United States of America - Overview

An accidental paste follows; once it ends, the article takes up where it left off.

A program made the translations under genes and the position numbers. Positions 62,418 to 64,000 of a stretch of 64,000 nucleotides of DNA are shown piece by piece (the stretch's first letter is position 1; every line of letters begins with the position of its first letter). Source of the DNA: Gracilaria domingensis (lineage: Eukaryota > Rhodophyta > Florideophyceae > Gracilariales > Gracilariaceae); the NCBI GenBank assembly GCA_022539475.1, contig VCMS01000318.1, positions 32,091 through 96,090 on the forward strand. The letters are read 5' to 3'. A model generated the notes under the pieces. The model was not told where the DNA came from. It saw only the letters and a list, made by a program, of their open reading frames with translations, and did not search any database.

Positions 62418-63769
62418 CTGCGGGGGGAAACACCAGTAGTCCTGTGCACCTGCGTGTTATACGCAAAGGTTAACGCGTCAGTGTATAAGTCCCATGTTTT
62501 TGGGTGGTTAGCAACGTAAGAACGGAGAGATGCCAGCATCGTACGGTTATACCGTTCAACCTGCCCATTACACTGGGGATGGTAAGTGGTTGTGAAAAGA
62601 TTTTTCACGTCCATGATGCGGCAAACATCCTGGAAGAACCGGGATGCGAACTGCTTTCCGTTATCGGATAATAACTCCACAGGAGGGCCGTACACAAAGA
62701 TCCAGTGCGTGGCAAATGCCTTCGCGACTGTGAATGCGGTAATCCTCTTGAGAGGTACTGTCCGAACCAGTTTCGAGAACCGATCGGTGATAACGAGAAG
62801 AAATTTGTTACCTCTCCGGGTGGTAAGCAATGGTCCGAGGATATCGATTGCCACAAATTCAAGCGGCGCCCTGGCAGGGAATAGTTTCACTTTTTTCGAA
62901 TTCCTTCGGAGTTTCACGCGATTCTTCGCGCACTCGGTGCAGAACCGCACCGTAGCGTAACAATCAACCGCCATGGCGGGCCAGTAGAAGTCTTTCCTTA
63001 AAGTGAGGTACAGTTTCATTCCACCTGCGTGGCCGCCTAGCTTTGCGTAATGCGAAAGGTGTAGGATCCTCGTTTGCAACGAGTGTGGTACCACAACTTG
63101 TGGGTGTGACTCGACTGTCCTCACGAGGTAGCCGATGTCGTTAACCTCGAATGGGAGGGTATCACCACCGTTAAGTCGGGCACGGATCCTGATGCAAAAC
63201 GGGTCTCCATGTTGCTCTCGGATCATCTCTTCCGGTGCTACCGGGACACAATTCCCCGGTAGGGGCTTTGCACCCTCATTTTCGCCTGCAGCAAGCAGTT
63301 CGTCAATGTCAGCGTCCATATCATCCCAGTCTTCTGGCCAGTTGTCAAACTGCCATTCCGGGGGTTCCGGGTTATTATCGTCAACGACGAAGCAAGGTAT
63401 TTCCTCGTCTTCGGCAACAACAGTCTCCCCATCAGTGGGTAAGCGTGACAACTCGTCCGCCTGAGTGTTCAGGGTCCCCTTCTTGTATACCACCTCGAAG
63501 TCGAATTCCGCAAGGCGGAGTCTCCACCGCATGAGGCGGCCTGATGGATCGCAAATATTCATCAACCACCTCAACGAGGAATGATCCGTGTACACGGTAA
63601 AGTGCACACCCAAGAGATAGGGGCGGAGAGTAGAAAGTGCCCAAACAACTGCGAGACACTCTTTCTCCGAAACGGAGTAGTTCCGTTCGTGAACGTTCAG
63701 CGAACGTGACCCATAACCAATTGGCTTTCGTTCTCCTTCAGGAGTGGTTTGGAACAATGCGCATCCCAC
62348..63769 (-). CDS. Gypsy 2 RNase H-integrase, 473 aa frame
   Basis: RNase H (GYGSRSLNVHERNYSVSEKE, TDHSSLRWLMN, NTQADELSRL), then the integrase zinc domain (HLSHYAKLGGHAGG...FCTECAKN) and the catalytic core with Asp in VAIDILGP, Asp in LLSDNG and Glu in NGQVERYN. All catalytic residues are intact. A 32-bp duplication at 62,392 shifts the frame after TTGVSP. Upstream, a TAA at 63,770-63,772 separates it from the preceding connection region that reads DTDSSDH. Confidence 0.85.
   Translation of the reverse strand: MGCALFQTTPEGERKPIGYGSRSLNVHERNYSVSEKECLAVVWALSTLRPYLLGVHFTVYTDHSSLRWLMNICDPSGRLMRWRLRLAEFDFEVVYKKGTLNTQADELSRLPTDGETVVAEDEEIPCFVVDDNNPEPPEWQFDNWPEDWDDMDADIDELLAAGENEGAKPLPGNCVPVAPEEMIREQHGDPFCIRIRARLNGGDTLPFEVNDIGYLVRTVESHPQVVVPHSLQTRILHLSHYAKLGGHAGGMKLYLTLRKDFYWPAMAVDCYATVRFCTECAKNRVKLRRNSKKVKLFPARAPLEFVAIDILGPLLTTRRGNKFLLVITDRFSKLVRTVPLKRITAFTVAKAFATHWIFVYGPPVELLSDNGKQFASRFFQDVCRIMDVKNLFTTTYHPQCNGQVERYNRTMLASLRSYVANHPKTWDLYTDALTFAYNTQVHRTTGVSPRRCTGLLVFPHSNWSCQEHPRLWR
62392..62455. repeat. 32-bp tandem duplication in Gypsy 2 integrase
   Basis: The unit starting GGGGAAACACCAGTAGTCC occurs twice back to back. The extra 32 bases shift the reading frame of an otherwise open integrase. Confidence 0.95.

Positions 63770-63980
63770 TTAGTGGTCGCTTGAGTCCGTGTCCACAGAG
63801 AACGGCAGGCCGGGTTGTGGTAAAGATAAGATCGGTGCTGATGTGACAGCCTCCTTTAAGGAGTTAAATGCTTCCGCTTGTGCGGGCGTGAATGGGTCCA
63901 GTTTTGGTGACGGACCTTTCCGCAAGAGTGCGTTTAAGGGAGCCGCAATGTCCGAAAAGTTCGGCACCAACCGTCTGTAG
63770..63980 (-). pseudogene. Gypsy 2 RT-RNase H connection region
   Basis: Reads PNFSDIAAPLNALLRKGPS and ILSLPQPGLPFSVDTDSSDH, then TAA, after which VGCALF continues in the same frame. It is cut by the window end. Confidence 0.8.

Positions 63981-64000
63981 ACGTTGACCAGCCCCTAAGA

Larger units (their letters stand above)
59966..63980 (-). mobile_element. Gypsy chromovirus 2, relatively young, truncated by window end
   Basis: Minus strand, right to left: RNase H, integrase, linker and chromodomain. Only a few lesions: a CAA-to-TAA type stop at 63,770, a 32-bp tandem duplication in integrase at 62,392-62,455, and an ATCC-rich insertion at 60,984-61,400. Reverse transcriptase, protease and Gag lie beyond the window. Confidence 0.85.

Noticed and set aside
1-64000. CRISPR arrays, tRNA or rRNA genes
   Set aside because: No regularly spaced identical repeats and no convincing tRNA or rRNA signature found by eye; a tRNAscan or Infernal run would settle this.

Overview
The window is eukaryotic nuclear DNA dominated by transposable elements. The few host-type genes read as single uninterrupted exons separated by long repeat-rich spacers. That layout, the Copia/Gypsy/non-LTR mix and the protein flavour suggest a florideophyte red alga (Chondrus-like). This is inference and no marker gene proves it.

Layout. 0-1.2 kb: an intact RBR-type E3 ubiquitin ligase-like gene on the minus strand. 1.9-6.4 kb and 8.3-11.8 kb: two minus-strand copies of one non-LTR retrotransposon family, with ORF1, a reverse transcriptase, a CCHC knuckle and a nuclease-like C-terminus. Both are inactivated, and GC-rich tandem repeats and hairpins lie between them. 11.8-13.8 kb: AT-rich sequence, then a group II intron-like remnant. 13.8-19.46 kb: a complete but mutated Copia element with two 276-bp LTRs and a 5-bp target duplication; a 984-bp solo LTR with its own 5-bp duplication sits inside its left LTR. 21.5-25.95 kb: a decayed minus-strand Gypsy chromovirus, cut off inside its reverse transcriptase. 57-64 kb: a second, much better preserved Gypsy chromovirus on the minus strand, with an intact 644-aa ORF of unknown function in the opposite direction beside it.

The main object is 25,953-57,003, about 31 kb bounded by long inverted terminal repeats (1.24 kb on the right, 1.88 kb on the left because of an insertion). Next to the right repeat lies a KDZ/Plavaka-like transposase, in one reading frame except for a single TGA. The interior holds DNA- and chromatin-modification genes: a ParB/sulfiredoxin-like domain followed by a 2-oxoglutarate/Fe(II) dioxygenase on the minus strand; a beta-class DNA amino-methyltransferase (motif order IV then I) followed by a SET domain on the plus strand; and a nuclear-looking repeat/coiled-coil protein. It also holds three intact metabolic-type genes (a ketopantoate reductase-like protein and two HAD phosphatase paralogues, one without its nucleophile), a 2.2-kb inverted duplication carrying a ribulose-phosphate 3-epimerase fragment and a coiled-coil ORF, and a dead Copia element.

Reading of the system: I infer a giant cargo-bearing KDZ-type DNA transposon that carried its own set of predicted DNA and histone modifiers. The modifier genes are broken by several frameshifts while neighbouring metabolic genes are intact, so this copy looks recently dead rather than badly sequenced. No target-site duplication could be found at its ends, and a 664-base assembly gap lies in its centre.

People in the United States of America are able to exercise their fundamental freedoms to associate with one another, assemble peacefully and express their opinions and ideas, mostly without consequence or fear of retribution. Strong legal and judicial protections allow for a vibrant associational culture and a pluralistic media. However, civic space in the USA is not uncontested. In recent years, members of social movements including the Occupy Movement and #BlackLivesMatter have experienced harassment and sometimes violence at the hands of police, while other organisations which promote the rights of marginalised groups have not received the full protection of the state. The right to freedom of assembly is undermined by mass arrests, the use of excessive force and state-level laws that impose prior authorisation requirements for some gatherings. The UN High Commissioner for Human Rights has recently expressed concern about ‘structural racial discrimination’ in the USA, resulting in a lack of guarantees for black people to fully enjoy their human rights. Free expression has also been severely damaged by actions of the National Security Agency (NSA) and other state bodies who have collected vast amounts of data from people’s private electronic communications. The authorities’ targeting of whistle blowers like Edward Snowden and Chelsea Manning has compounded these problems. Although new legislation has been passed attempting to increase safeguards for citizens’ privacy, the future of encrypted communications has been called into question after the authorities urged internet and mobile companies to weaken security on devices and software.